Japan and the Environment: A Perspective Through Cultural Contexts

dc.contributor.author Sumiye, Jason
dc.contributor.department Anthropology
dc.date.accessioned 2014-01-15T19:54:52Z
dc.date.available 2014-01-15T19:54:52Z
dc.date.issued 2014-01-15
dc.description.abstract Throughout the history of the human species, culture and the environment have met with varied results. For example, the United States, with its tradition as an ecological pioneer, has been denuding the biosphere for decades. On the other hand, the Yanomamo Indians, living on the border between Venezuela and Brazil, have learned great respect for the rainforest. Over the centuries, they have learned to utilize the rainforest's resources in a sustainable, almost symbiotic manner, proving that this interface can be serendipitous too. It seems that in every environmental niche, human beings have had an almost inexorable capability to alter the ecosystems of the Earth- both locally and in many cases, globally. These interactions between humans and the environment are commonly known as cultural ecology.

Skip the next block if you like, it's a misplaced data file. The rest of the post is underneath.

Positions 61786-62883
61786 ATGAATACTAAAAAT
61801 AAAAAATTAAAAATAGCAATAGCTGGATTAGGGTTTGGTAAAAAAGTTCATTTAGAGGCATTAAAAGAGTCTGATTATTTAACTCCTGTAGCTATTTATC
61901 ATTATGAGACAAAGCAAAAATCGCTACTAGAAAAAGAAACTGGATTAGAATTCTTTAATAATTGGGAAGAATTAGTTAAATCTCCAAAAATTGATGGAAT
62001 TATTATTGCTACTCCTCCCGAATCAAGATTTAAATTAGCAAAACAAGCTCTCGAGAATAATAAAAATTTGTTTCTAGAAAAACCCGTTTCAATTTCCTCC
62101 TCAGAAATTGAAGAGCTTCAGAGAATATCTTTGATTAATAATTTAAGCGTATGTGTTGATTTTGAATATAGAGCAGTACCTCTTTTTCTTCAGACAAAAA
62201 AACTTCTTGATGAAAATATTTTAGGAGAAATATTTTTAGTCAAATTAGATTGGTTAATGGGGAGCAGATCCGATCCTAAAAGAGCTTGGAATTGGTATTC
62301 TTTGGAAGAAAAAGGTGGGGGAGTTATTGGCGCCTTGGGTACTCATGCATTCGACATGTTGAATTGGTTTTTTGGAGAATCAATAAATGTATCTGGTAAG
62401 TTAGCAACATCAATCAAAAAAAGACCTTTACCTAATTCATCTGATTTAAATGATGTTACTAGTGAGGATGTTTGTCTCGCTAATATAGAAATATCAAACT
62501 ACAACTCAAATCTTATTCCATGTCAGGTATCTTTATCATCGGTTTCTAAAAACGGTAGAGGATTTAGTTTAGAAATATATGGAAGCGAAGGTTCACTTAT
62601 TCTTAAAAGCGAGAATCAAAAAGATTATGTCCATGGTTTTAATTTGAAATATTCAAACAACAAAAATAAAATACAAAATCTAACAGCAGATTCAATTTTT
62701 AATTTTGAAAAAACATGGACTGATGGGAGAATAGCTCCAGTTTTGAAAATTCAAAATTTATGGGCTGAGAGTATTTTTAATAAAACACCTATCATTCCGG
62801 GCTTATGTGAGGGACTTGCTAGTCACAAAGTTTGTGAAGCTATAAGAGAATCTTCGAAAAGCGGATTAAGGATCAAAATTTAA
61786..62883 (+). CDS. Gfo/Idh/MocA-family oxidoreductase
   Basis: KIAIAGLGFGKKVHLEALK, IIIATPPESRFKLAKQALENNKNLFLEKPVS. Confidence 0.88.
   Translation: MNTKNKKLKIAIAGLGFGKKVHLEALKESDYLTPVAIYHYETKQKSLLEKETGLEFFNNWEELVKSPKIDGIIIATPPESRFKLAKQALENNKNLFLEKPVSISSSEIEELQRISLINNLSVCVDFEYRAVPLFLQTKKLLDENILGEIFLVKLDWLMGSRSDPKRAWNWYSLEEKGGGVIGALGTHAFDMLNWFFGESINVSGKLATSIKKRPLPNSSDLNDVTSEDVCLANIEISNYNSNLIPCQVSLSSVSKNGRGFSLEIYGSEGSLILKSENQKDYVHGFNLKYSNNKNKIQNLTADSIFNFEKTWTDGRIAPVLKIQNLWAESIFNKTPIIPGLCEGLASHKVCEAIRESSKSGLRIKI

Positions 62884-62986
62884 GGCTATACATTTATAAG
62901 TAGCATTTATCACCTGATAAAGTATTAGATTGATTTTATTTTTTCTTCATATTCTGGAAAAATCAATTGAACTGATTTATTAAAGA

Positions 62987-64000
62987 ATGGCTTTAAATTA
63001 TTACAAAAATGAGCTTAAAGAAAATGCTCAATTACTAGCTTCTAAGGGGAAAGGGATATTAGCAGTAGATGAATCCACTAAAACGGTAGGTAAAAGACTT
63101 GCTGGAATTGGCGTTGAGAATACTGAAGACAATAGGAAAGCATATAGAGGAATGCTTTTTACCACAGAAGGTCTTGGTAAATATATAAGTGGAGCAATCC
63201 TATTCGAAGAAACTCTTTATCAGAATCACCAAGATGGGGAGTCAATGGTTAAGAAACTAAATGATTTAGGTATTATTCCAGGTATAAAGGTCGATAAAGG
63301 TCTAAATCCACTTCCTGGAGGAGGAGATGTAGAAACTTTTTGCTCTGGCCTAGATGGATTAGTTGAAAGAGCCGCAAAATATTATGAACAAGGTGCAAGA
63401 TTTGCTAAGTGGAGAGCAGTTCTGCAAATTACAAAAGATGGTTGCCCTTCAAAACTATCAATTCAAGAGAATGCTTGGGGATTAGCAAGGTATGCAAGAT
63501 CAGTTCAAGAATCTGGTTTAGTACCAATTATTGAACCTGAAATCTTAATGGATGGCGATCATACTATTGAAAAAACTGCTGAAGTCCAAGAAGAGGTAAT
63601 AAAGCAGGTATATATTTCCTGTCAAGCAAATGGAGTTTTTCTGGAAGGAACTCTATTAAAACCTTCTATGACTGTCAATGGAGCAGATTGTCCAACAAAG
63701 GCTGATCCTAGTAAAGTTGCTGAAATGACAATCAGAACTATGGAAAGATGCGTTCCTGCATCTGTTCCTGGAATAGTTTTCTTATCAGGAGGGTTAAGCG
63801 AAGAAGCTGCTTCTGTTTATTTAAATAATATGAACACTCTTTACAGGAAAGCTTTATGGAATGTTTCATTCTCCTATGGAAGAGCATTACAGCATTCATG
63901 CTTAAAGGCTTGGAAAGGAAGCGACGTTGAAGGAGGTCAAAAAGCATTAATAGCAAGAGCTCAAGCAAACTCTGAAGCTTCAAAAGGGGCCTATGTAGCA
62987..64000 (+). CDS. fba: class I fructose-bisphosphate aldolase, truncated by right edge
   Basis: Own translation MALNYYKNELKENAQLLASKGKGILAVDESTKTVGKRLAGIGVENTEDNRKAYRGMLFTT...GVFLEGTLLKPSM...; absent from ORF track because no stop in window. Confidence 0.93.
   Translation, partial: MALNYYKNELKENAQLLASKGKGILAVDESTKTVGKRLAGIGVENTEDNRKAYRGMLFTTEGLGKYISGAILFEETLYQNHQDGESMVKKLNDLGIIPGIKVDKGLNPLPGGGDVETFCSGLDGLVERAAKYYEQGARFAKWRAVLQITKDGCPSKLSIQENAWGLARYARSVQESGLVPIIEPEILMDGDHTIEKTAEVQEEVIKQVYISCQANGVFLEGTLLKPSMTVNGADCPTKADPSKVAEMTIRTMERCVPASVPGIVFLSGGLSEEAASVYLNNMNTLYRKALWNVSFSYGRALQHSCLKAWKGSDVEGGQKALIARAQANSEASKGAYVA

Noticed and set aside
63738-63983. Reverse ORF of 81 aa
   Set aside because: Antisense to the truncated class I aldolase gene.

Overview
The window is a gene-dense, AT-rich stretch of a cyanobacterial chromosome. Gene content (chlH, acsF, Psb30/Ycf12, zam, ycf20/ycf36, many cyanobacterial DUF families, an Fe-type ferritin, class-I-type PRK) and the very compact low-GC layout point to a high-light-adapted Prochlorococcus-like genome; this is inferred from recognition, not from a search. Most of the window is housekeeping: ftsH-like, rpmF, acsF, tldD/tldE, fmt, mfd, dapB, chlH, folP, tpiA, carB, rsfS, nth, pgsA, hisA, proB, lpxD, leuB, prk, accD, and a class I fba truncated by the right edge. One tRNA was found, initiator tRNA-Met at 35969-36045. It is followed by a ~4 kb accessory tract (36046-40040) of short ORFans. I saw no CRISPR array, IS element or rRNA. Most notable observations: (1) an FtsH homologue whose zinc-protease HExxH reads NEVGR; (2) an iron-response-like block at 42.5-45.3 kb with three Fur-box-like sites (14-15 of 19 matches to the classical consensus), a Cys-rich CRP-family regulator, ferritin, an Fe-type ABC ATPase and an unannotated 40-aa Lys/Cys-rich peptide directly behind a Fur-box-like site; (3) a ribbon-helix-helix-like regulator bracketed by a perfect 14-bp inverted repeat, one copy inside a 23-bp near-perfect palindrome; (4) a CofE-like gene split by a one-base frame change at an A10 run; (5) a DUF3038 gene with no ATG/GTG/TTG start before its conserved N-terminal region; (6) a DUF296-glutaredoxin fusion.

dc.format.extent iii, 126 pages
dc.identifier.uri http://hdl.handle.net/10125/31878
dc.publisher University of Hawaii at Manoa
dc.rights All UHM Honors Projects are protected by copyright. They may be viewed from this source for any purpose, but reproduction or distribution in any format is prohibited without written permission from the copyright owner.
dc.title Japan and the Environment: A Perspective Through Cultural Contexts
dc.type Term Project
dc.type.dcmi Text
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